Kadian McIntosh presents the process and results of the campus climate research survey on Tuesday, April 23, 2019 in the library events room. (LOLA CHASE/Golden Gate Xpress)
A series of community meetings last week about the implications of the first ever University-wide climate survey left the campus community a 400-page report synthesizing the findings to comb through until additional data is released.
The meetings were intended to help students, staff, and faculty interpret the survey data, which was made public in an April 24 report, according to assistant professor of management Veronica Rabelo.
The report is based on data collected in fall 2018 and it contains both hard numbers and anecdotes from those working and studying at the University. Topics ranged from comfort in the classroom, to experiences of sexual assault and perceptions of support in the workplace by administration.
“I don’t think the data necessarily speak for themselves,” Rabelo said. “They document maybe certain relationships between variables or experiences, but it’s up to us to explain [the significance of the data] based on what we know about campus and how we experience campus.”
According to the report’s executive summary, the Campus Climate Assessment Project aimed to identify challenges and successes within the SF State community. Survey results will be used to develop an action plan for “lasting positive change.”
The report notes in its “opportunities for improvement” section that 25 percent of survey respondents said they experienced hostility, exclusion, intimidation and other offensive conduct on campus largely based on gender identity, staff or student position and ethnicity.
“Our marginalized students especially, Black, low-income and international students are facing unique forms of harm and stress that we can’t ignore,” Rabelo said. “One benefit of this survey is that it provides broader evidence for concerns students have already been bringing up for quite a while. Hopefully it will be harder to ignore.”
She said the report indicates such stress stems from the unique problems members of the community face, like longer commute times and expensive housing costs.
The report also found that of the respondents, 63 percent of faculty and 60 percent of staff contemplated leaving SF State in the past year, citing low pay, bureaucracy and limited opportunities for advancement as key reasons.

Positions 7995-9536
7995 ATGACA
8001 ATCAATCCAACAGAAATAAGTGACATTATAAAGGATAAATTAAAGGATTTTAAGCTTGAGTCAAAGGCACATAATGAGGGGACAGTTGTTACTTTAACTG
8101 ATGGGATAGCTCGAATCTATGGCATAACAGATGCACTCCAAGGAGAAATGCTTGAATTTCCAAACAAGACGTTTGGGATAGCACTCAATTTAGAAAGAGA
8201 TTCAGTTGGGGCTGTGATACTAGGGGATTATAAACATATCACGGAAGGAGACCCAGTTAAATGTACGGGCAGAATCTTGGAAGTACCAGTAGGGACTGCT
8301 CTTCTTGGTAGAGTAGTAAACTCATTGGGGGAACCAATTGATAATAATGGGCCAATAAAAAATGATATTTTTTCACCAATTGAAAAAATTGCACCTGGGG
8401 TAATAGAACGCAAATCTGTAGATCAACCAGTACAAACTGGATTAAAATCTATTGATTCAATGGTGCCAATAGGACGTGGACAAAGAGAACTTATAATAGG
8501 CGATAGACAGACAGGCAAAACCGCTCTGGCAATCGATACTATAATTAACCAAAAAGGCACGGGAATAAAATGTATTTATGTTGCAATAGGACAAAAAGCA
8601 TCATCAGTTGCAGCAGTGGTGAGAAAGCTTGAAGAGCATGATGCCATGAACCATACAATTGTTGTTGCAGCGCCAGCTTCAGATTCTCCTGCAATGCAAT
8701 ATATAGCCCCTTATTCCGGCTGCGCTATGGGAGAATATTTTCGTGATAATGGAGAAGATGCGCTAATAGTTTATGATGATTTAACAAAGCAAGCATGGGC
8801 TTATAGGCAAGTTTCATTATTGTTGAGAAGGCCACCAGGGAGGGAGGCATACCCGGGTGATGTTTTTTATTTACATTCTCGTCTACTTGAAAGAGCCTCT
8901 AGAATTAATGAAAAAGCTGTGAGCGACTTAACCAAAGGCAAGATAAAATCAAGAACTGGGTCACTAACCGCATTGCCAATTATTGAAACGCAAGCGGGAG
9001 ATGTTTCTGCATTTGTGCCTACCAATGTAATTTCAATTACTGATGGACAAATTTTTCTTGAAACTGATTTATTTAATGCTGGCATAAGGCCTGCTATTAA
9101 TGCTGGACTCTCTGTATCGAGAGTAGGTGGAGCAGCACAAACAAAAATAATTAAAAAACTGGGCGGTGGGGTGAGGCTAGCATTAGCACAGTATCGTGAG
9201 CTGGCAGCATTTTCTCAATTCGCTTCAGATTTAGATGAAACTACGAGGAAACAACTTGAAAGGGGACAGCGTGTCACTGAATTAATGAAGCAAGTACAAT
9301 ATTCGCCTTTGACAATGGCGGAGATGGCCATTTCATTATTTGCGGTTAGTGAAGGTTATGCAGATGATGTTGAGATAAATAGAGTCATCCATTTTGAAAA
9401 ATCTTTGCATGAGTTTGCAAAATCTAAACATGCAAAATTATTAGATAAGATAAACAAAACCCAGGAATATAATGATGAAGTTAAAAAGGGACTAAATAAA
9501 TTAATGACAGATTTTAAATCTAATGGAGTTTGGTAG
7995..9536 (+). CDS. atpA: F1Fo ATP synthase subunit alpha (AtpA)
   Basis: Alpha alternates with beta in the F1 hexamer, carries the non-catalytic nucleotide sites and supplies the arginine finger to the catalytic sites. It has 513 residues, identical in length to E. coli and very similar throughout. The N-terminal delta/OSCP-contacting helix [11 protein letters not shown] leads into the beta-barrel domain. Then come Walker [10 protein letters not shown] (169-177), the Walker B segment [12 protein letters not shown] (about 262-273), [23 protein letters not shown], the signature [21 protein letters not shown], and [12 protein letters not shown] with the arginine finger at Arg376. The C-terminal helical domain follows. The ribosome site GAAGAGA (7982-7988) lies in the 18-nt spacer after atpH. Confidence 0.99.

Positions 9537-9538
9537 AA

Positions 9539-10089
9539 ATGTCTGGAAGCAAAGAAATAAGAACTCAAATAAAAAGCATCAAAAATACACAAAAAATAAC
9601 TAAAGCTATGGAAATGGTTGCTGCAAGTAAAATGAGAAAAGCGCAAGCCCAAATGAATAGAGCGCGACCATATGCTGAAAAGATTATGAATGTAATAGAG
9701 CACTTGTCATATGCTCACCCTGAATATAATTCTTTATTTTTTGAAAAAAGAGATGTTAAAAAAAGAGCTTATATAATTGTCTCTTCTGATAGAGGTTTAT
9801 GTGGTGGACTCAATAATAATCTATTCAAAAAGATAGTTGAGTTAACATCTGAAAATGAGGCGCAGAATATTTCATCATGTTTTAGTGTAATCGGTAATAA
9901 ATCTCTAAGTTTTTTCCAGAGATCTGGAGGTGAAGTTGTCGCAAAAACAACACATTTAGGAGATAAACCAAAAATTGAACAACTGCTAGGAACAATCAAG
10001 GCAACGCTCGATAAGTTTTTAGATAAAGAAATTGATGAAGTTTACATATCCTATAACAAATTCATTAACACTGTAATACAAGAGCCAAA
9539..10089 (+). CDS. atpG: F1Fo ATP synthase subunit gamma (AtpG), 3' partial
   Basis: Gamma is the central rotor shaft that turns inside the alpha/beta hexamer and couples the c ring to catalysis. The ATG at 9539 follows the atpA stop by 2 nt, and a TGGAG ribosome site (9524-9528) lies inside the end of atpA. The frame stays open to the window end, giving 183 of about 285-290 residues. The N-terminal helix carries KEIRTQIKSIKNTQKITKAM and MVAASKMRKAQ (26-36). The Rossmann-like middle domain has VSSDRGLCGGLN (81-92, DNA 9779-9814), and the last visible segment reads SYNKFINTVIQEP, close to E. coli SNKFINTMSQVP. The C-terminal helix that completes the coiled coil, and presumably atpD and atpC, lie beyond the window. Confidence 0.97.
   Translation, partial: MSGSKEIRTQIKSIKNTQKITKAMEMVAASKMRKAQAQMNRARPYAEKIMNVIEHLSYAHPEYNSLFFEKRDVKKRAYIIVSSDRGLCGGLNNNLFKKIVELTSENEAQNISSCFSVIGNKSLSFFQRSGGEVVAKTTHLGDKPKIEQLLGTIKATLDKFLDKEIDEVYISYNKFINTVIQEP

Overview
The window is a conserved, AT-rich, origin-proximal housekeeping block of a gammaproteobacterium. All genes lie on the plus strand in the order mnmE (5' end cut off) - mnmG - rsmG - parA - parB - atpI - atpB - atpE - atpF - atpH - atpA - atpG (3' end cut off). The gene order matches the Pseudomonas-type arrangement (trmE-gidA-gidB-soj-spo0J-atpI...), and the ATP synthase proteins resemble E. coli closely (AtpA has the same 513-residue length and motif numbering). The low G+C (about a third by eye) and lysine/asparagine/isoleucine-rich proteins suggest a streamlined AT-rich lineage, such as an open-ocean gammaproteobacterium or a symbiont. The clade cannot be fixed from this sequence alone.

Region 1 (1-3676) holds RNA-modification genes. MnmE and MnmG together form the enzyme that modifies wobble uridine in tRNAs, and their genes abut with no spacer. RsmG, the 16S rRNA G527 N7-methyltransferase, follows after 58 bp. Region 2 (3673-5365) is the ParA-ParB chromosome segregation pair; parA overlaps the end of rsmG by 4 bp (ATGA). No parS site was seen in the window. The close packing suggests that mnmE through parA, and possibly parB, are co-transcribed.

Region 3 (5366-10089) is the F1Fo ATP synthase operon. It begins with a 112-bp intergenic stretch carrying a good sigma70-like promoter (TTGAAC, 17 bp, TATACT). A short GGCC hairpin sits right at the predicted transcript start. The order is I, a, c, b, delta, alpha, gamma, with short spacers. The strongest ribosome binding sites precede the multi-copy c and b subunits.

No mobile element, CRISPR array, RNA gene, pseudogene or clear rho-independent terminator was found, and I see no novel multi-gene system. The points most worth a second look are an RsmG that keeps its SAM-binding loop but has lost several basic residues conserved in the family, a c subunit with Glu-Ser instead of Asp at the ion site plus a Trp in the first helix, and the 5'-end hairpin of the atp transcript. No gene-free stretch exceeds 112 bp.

“These [factors] fundamentally affect how you experience everyday life on campus, what kind of classes you take, what kind of jobs you do or do not take [and] how engaged or present you are able to be on campus,” Rabelo said.
But Rabelo cautioned against drawing too many conclusions from the data gleaned from the survey because only 7 percent of the population of students, staff and faculty responded.
“We should not generalize the results [of the survey] if we don’t achieve a 30 percent response rate,” Rabelo said. “What that means is we can’t necessarily generalize that the experiences reported in the survey are widely shared by the rest of the campus community.”
Rabelo said, for example, the number of people who were sexually assaulted on campus may be greater or lesser than what the report indicates due to the limited amount of responses.
Greg Dubrow, the University’s director of institutional research said low response rates can stem from survey fatigue, because the University community is often bombarded with questionnaires from data gatherers, but Rabelo said poor communication might also account for the low numbers.
When compared with the overall demographics of the University, the report found members of the Latinx, Asian and Black communities were underrepresented in the survey, as were men.
“You don’t want to overstate or under- state anything [in the findings] if the survey population doesn’t reflect the campus population,” Dubrow said.
Six months from now, according to Dubrow, data from the survey will be released, and interested parties can file requests to obtain any or all data of interest.
“What you always hope for in projects like this is that they don’t just become nice reports that sit on the shelf or sit on a data server,” Dubrow said. “But that people use whatever is actionable from it to make some positive change.”
Assistant professor of mathematics Luella Fu, who read parts of the report, said the data in the report isn’t always clear and could be somewhat difficult to comprehend for students who may just read the summary. “It’s just a preliminary analysis so I feel like you would need more data after this,” Fu said. “It would be good to start investigating those points that seem more significant.”
According to Dubrow, the full scope of the data is being held on secure servers until further notice.
“Something important to remember is that people experience climate differently, in part because climate is affected by things like our race, our gender our income [and] where we live,” Rabelo said. “Essentially the full story is going to be more complicated and nuanced than any kind of qualitative data can narrate, which is exactly why we want to have these conversations.”
Instead she’s put a priority on enhancing class offerings with the 2018-19 funds in an effort to increase graduation rates.
“We got the money in the middle of this year, so what we’re doing in the meantime is directing it towards more classes this year during the summer than we’ve done before, and we’re also directing it to high-demand classes in the next academic calendar,” Summit said. “That’s while we’re in the process of hiring our new tenure-track faculty.”
Neith hire more tenure-track faculty with the money they got—except for San Francisco State.”
Correction: In the Tuesday, May 7, 2019 (Vol. 109, Issue 14) print issue and in a previous online version, the name Rabelo was misspelled in a quote. Xpress regrets this error. (Tuesday, May 7, 2019/12:47 p.m.)